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And though more than 40 years old, Blue Collar plays as timely as ever. Its story involves rampant union corruption, with its theme, expressed by Kotto's character, equally applies to today's work environment: "They pit the lifers against the new boy and the young against the old. The black against the white. Everything they do is to keep us in our place." Distributor Universal's advertising campaign unfairly emphasized Pryor at the expense of Keitel and Kotto, even implying some sort of wacky comedy, but it's really a despairing but honest drama with some very humorous moments. Schrader, apparently, dislikes the finished film, though making it was for him so traumatizing (more about which below) it may have colored his opinion.
Set in Detroit, primarily at an auto plant assembling Checker cabs, Blue Collar's story concerns three auto workers: African-Americans Zeke Brown (Pryor), Smokey James (Kotto), and Polish-American Jerry Bartowski (Keitel). All are struggling financially. Zeke and Jerry have large families to support, with Zeke cheating outrageously on his taxes but still left with all of $30/week after paying his bills, while Jerry's daughter desperately needs braces he can't afford. In a disturbing scene the daughter badly cuts her gums raw trying to fashion homemade ones with ordinary wire.
Their foreman (Borah Silver) is a real SOB, while their union rep, Clarence Hill (Lane Smith), asks workers to make all kinds of sacrifices while rarely supporting their needs directly. Zeke has been trying to get his locker fixed for six months, cuts from finagling its broken lock have left him with a cut finger that won't heal.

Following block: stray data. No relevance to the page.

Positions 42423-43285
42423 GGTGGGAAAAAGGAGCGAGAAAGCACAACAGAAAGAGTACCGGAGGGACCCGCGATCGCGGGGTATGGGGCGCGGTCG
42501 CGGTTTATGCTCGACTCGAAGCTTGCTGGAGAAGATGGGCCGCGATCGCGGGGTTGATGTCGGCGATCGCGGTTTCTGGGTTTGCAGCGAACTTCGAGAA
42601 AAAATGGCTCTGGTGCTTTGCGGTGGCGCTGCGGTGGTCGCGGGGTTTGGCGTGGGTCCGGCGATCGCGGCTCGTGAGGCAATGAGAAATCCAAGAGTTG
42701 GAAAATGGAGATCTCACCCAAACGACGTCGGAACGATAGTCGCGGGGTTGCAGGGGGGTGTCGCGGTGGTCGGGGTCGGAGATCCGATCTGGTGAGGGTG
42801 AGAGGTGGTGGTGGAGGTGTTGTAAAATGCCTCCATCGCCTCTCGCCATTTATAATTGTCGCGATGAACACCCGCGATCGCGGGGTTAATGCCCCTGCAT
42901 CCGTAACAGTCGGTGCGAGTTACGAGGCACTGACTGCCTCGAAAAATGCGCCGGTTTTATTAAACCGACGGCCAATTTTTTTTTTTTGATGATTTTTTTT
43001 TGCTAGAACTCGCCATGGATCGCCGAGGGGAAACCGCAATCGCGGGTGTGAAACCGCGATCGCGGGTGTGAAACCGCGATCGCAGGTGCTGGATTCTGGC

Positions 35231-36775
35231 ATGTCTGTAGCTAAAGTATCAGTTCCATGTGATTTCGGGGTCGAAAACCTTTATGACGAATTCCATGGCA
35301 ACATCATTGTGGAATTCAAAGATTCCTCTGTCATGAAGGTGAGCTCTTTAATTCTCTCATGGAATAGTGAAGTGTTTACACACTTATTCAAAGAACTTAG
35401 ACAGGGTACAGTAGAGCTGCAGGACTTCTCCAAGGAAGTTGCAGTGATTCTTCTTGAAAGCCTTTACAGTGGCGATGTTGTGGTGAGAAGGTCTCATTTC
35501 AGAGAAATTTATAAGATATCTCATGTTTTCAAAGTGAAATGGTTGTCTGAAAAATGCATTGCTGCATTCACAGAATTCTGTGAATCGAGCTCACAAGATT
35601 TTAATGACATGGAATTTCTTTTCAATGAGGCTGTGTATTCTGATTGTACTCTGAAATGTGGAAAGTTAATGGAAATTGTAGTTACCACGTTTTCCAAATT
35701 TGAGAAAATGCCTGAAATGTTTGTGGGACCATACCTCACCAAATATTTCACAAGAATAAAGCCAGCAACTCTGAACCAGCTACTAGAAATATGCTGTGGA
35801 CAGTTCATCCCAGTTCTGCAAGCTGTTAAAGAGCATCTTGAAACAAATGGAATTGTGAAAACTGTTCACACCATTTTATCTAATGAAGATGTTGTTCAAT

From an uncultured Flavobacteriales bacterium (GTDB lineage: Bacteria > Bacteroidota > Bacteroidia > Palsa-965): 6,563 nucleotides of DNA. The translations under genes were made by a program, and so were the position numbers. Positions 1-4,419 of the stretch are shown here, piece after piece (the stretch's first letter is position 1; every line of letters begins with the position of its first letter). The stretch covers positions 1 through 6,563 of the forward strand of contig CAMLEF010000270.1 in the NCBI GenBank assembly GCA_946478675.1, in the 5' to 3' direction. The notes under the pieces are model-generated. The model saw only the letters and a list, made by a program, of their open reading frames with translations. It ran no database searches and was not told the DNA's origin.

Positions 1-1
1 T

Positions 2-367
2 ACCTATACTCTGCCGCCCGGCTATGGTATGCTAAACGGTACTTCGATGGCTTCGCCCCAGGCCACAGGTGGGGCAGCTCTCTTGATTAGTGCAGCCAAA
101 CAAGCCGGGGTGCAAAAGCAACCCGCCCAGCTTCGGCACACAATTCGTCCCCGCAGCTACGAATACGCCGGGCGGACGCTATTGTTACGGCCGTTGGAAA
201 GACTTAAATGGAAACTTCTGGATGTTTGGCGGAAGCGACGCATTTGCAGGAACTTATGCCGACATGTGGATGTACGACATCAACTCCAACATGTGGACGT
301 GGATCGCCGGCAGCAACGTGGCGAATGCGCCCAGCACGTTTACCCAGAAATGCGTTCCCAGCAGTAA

Fed up, the trio conspire a late-night break-in of their Local's safe, only to discover it contains just $600 in petty cash because the union has been illegally loan sharking with its cash at a 15% interest rate. They do, however, take the valuable ledger detailing the loans, and eventually decide to blackmail the union, which has already filed a $10,000 claim (later more than doubled) with their insurance company.
Blue Collar, however, is not a caper film. Rather, it's a scaldingly honest if depressing portrait of contemporary working-class America. Having been raised in a nearby suburb of Detroit in the ‘70s myself, where practically every last family in the neighborhood had a parent working in plants or in some way connected to the auto industry, I can attest to its authenticity. (It also brought back a flood of memories, from the Bicentennial Michigan license plates to the Fine Arts movie theater, briefly glimpsed in the background of one shot.)
Each of the three leads, coupled with Schrader's screenplay (co-written with sometimes writing partner, brother Leonard), marvelously expresses the financial pressures each of them faces. In an early scene, Zeke complains about the inanity of The Jeffersons as he and his wife (Chip Fields) watch an episode on their expensive color TV. She suggests that if he hates it so much they should turn it off, but he refuses. He paid so much goddam money for that set (or words to that effect) he wants that TV on day and night. When Jerry and his wife (Lucy Saroyan) fret over of the cost of their daughter's braces, she suggests they hold another garage sale, but Jerry questions whether they even have anything left to sell.
Seen today, the picture is refreshingly frank in ways big studio films rarely are anymore. Reportedly, the R-rated film had more variations of the word "fuck" than any motion picture (158 times by one count) until Brian De Palma's Scarface, yet the free use of profanity, even in front of Jerry's and Zeke's kids, adds to the mostly unspoken desperation of each character's plight.